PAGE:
Fisheries Innovation Scotland is delighted to announce that the winner of our 2019 Travel Bursary is Nicole Anderson. Nicole works for the Clyde Fisherman’s Trust (CFT) as Trust and Projects Co-ordinator. The CFT is a charity founded by local Clyde fishermen with the primary aims of advancing marine science and education using arts, media, and cultural education to regenerate local communities which have faced difficulties including the loss of connection to their fishing heritage and identity.
FIS is the independent charity driving research, knowledge exchange and best practice in Scottish fisheries. The travel bursary is awarded to applicants with the best proposal for a short international study trip that will help grow their career and their ability to contribute to the sector in Scotland.
With the funds awarded to her by FIS, Nicole has decided to travel to Maine, in the USA, where she hopes to meet with the Maine Coast Fishermen’s Association (MCFA). She came across this non-profit during her first few months at CFT and has since been inspired by all the projects they are involved in. The MCFA, Nicole explained, uses research, education, and outreach projects to enhance the ‘sustainability of Maine’s fisheries through advocating for the needs of community-based fishermen and the environmental restoration of the Gulf of Maine’.
The more she followed their work, the more she identified similarities between Maine and the Clyde region, not only in their marine environments but also in their shared difficulties and goals for the future. ‘Both areas also have strong roots in the associated fishing culture and heritage,’ Nicole says, ‘which plays an important role in their identities so I was keen to look into this further’. The two locations certainly have rich and complementary histories and traditions in fishing, with one of her destinations even sharing the same name – Port Clyde.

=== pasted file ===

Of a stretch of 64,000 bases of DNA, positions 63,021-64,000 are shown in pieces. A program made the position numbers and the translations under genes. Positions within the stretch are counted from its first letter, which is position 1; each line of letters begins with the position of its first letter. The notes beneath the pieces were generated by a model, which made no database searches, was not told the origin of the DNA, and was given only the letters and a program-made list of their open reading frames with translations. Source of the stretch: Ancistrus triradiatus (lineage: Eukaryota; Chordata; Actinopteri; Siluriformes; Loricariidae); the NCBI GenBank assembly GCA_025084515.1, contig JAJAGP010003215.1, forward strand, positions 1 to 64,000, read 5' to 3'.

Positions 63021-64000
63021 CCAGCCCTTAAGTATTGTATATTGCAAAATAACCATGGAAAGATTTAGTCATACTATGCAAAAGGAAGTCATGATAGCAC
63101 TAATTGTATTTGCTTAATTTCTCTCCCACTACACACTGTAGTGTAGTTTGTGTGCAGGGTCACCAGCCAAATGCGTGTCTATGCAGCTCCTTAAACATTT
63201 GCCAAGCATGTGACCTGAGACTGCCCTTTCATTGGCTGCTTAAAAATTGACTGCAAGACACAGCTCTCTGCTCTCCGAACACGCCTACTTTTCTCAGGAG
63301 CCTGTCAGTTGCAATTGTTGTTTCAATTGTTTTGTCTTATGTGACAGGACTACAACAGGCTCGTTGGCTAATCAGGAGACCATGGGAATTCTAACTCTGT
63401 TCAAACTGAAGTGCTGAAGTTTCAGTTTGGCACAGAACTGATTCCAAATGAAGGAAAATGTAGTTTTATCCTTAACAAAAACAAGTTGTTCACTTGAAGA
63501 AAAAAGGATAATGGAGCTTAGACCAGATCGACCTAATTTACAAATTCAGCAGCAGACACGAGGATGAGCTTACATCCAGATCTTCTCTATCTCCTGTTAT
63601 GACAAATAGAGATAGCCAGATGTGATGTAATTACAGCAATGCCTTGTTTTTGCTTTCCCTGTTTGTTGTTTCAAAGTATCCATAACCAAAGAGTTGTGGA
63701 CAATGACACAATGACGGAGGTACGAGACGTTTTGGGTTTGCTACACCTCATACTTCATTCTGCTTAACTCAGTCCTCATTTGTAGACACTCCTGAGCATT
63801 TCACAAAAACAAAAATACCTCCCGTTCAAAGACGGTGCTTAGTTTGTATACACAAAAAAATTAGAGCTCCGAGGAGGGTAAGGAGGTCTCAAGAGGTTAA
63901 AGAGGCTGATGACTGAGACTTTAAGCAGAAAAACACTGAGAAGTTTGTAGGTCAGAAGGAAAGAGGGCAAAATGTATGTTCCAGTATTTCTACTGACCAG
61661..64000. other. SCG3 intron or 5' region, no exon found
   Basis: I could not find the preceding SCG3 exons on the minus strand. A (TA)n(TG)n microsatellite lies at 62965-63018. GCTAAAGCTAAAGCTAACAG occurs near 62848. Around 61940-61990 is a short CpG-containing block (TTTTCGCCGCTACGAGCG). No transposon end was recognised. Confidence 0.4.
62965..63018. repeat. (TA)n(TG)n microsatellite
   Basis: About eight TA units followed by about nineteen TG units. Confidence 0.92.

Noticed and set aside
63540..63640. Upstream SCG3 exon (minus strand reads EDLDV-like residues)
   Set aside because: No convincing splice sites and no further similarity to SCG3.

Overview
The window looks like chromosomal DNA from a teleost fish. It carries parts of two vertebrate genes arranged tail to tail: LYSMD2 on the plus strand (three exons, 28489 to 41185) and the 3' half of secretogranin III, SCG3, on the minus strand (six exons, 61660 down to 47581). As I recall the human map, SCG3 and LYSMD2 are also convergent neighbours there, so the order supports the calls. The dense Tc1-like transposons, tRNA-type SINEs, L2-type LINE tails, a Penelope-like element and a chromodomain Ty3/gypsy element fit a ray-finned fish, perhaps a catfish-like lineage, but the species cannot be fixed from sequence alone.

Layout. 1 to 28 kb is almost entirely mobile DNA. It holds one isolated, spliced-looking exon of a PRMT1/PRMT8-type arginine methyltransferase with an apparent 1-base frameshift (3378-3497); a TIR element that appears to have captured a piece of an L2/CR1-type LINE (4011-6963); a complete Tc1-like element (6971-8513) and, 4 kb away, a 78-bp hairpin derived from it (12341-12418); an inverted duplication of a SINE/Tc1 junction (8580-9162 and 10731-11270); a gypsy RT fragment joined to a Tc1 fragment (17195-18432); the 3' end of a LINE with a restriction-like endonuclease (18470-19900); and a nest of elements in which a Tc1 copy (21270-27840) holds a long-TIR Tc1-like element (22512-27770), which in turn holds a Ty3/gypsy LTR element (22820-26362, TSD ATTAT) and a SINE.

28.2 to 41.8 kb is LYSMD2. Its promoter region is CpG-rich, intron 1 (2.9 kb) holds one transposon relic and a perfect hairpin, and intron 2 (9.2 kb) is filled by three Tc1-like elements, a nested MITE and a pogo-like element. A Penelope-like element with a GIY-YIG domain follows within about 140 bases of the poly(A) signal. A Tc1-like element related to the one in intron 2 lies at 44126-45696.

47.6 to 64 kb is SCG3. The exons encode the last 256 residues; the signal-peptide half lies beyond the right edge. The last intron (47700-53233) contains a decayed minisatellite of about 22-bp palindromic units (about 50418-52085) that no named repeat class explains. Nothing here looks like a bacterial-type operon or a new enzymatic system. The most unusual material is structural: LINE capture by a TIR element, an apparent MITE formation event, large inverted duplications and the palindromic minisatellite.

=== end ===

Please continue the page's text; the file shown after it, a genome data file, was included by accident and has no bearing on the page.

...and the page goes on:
‘I feel that the Maine fishing community has a lot to offer us’
Drawing on this year’s bursary award theme of ‘Innovation and Sustainability’, Nicole plans to talk to the MCFA about their various techniques and projects which could ‘prove useful to the industry at home’. She also hopes that they might both ‘learn and grow’ from each other and work together to find solutions to the similar issues they are facing.
Nicole aims to speak to as many people as possible within the fishing industry during her trip, including MCFA’s partner organisations (like The Nature Conservancy). She hopes that this will not only expand her own network but also give her the ‘full experience’ of the Maine fishing community, with a wide range of knowledge and awareness that she can take home to the Scottish industry. She also goes with the intention of learning more about and discussing MCFA’s cultural programs, which, like CFT’s own projects, have recognised the importance of oral storytelling in engaging with local communities with their fishing identity.
‘I knew it was an opportunity not to be missed… when I received the news I was over the moon’
When asked which aspect of her trip she is most excited about, Nicole told us all about the Maine Lobster Festival: what began as a community affair in 1947 but has grown into a national event with tens of thousands of attendees. The CFT holds its own Festival of the Sea, annually celebrating local seafood and fishing heritage and culture in the Clyde in order to remind the people of Glasgow of ‘their long-standing fishing connections, and to celebrate their shared cultural heritage’. The Maine Lobster Festival is what Nicole and her colleagues see as the ‘type of event that we aspire to become in the future’.
‘It’s a not only a great opportunity for myself but also for the Clyde Fishermen’s Trust,’ Nicole told us: ‘We are a small and relatively young charity so having the opportunity to work with FIS and new partners in Maine on this project is very exciting’.